oh, i just thought of something, my personality is a lot like Ben Stiller's character in Along Came Polly. remember how he was always concerned with risk? thats how i am so i didnt find the movie funny. all his actions made perfect sense to me
 
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kansaskid

too school for cool
10+ Year Member
Apr 20, 2008
694
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the Djougs
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Bart,
If it's the doctor's personality you find intriguing and not medicine itself, maybe you could work on being a really cool, outgoing data analyst!

Like others have said, going into medicine without being interested in practicing medicine is probably not such a great idea.

Good luck in whatever you decide to do!
 

Docere

10+ Year Member
Oct 8, 2008
161
0
Status
Resident [Any Field]
thats a very good question. i was actually thinking someone might wonder about this. no, i have never done that. how i know is from job descriptions friends gave me, it just seems like something that i would enjoy. but i have never been in the field, maybe i will hate it?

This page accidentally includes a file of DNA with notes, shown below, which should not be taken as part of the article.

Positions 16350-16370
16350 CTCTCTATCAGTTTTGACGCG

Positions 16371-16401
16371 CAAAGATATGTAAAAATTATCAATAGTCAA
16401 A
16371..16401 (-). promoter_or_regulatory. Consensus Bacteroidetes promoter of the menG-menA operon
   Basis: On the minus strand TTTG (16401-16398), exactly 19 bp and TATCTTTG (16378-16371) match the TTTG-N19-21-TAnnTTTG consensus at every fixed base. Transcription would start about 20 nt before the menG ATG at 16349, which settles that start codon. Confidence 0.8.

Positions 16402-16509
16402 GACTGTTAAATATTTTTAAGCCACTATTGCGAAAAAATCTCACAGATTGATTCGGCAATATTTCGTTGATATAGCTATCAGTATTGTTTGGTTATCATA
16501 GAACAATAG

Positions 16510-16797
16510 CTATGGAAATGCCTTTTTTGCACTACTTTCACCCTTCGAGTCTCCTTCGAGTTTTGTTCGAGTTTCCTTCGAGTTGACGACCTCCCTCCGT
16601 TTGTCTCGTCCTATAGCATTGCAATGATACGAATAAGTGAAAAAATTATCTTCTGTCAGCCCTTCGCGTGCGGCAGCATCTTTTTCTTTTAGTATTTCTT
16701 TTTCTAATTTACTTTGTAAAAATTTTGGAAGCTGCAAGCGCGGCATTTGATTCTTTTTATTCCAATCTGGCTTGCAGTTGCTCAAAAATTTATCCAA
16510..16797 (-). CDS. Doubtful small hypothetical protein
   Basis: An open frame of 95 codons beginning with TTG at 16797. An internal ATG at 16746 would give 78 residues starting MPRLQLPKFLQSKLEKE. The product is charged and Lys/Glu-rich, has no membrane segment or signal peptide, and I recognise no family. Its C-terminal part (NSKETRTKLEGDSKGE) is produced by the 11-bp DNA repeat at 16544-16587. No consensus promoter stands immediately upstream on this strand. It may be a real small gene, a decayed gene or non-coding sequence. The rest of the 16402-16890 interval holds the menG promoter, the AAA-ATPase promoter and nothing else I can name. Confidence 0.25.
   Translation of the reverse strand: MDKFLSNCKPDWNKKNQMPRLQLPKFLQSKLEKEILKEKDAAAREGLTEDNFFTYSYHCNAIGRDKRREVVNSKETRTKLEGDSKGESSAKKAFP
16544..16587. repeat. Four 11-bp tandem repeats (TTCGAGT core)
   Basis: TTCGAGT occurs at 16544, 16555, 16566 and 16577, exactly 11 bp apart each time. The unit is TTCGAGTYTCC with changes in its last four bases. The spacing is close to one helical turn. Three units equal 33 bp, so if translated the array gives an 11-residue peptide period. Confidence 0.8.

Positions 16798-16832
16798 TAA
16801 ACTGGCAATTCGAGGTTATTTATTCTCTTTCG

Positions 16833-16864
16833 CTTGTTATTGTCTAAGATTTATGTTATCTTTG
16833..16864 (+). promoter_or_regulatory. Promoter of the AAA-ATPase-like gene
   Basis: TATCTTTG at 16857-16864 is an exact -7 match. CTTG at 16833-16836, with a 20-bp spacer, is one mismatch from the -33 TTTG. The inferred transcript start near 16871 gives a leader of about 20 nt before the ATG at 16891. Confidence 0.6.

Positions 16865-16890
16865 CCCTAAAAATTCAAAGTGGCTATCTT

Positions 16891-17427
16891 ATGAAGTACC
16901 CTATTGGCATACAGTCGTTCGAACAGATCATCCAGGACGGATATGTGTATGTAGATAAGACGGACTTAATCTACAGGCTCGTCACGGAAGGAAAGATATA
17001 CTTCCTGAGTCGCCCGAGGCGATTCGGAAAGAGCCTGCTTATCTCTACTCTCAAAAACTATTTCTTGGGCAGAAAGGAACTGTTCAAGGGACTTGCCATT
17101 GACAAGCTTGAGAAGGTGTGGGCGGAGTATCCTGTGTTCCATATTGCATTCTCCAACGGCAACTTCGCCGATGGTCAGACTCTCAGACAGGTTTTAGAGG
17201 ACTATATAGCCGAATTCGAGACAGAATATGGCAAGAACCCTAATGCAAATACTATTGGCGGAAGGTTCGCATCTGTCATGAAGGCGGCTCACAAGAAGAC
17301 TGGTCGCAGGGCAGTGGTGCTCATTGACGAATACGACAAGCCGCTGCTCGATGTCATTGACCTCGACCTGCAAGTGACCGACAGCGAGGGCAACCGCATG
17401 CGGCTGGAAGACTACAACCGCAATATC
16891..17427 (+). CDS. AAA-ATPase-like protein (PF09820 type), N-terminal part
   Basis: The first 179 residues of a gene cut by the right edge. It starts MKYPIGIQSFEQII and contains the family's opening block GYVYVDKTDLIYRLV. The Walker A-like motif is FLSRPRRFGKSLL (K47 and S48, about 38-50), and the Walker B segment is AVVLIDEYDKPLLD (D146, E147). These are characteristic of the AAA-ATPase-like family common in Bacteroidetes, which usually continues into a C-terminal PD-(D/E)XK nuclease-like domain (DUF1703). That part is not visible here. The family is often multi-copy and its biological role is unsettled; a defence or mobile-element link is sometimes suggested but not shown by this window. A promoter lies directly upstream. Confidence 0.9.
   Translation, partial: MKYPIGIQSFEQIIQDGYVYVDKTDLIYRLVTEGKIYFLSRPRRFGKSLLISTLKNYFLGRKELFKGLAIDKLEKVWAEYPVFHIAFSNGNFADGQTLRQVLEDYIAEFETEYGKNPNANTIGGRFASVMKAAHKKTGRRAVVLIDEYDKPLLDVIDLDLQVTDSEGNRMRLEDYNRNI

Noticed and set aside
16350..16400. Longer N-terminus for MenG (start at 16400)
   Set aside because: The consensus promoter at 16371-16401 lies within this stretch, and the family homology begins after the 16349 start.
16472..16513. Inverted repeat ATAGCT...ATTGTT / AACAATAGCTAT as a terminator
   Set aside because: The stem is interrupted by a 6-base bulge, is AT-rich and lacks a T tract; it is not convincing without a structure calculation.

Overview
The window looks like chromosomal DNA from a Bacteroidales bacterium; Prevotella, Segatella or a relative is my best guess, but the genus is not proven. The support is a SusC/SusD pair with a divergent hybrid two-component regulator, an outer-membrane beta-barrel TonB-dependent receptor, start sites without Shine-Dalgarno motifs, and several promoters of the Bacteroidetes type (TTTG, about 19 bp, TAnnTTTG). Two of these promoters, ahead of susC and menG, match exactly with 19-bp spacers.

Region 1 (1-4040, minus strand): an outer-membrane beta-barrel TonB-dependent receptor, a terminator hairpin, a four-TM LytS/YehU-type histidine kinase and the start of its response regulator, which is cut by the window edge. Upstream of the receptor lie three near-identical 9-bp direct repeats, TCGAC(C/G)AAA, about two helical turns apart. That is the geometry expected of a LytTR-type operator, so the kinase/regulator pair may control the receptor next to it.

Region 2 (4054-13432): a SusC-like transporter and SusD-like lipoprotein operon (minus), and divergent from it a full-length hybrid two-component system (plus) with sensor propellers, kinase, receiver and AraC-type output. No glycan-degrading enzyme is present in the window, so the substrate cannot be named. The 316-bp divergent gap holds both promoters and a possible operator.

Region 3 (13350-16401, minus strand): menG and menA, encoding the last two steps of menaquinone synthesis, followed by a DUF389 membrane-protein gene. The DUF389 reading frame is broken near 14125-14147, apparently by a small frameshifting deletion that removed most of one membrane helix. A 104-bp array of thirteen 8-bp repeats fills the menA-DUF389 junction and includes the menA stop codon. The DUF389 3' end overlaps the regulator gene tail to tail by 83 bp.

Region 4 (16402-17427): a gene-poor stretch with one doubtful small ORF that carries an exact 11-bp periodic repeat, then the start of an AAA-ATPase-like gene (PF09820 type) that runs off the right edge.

Hee, yeah, there may be a chance that you won't like it. You'll never really know until you find out for yourself. I don't know how detailed a job description you got from your friend, but I really suggest you look into getting an internship or at least "shadow" someone for just one day. Anything to give you a good idea of what your future career would entail.
 

takeittothetop

10+ Year Member
5+ Year Member
Apr 24, 2008
11
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but this is what i have seen while shadowing: how old are you ? (boring) when did you get your first period? (boring). has anyone in your family ever had cancer? (yawn) oh, you used to be an actor? (who cares). what is this bump on your leg? (boring)
I find these questions and answers at least somewhat interesting. Especially when they could give you insight into what might be wrong with the patient.

But back to your question... You can definitely be inspired by someone but the career they are in may not be right for you. The career you choose should be something that interests YOU. That being said you might want to get some more volunteer or work experience in health care before you make your decision.